Rochdale Canal Paddle Gear

Paddle gear or ‘winding gear’ is the mechanism which allows paddles – the valves by which the lock chamber is filled or emptied – to be lifted (opened) or lowered (closed).

There have been several different types of paddle gear used on the Rochdale Canal. Those surviving today were designed around 1880, during the First World War, or have been introduced during recent restorations. Most of the Rochdale Canal paddle gear was removed in the 1950s when the canal was abandoned, but there is one remaining example controlling the water supply at Lock 37.

A major factor in the changing design and use of paddle gear was the size of the paddle opening. During the nineteenth century, as completion from the railways increased, the size of canal paddles grew to increase the water flow, and thus the speed of passage through the locks.

The earliest type of gate paddle may have been introduced in 1855. They were open framework ground paddles operated by a horizontal rack on the top of the balance beam, similar to those still found on the Leeds & Liverpool and Lancaster canals.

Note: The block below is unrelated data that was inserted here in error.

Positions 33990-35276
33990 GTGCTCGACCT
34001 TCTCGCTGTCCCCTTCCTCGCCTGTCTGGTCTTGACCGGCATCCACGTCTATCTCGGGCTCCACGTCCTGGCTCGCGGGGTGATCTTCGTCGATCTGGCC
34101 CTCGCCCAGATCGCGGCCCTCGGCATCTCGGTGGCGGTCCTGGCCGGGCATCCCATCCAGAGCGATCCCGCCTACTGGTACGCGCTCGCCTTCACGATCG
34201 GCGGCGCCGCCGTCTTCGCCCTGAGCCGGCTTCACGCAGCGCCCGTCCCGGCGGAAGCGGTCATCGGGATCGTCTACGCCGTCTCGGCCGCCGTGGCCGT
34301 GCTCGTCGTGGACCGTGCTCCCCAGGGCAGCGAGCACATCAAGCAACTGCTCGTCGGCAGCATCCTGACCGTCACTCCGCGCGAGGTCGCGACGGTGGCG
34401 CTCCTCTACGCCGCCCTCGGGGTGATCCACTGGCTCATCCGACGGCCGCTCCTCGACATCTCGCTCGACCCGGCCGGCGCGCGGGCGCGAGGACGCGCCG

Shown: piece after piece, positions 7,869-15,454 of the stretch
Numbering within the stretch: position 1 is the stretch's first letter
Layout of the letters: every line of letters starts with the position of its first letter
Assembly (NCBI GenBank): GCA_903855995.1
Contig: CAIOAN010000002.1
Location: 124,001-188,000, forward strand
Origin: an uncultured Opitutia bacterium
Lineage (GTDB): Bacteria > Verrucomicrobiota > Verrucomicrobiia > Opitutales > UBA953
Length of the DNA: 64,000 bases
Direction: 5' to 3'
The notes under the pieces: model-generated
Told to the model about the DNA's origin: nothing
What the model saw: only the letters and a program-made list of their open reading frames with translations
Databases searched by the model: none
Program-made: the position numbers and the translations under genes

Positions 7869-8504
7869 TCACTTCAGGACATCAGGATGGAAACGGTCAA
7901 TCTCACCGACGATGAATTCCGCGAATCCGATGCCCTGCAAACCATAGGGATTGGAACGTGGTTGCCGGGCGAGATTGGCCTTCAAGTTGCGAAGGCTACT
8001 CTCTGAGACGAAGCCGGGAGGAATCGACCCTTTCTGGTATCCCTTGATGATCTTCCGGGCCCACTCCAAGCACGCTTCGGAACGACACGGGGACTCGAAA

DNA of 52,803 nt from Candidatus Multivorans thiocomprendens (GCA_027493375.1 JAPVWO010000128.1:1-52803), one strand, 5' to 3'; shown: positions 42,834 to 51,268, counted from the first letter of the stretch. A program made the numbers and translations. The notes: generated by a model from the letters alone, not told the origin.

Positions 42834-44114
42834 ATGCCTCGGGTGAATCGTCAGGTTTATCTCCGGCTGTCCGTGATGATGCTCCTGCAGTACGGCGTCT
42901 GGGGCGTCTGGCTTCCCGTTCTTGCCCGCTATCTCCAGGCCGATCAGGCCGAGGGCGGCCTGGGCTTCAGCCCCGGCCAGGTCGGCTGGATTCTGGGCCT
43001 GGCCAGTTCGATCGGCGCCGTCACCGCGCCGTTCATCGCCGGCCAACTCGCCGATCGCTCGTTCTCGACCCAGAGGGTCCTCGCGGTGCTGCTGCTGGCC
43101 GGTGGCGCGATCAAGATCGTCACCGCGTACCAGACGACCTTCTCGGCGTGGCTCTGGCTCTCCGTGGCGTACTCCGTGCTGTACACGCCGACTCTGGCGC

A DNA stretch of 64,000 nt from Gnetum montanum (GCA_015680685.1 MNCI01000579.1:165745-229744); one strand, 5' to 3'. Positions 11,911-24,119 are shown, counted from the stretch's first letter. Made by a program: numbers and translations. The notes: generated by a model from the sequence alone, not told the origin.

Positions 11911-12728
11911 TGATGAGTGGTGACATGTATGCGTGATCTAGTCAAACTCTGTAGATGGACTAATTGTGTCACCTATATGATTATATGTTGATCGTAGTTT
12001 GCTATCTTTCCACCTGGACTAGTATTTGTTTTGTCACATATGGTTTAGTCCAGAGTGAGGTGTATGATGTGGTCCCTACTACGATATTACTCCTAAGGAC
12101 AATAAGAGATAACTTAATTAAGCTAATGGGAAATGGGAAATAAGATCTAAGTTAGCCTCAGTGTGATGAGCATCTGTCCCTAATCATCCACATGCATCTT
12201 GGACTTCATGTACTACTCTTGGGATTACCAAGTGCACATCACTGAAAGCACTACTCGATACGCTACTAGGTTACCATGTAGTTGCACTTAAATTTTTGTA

The second type of paddle gear may have been introduced from 1879, with three distinct types being found along the canal; two with supporting ribs at right angles to the canal, the other with a single one.

The third type of gate paddle was introduced in 1914 on Lock 49, and by July 1915, further examples had been fitted to Locks 7 and 52.

The fourth type of ground paddle was introduced during the restoration of the canal, and are of a modern construction. Another simple gate paddle, based on that introduced on the Leeds & Liverpool Canal about forty years ago, has been used on many of the locks in the Manchester area, with a few examples elsewhere.

A feature of the Rochdale Canal ground paddles was the use of air holes to control water levels. These are found on the Yorkshire side of the canal, with Lock 39 being the most westerly example. Excess water from the pool runs through the air hole, into the ground paddle chamber and then into the lock chamber. It should then run to waste through the bottom gate paddles. The system may have problems when large volumes of water are being supplied to lower sections of the canal or during heavy rainfall on sections not fitted with sufficient waste weirs. In these cases, flooding can result from blockage of the relatively small air holes.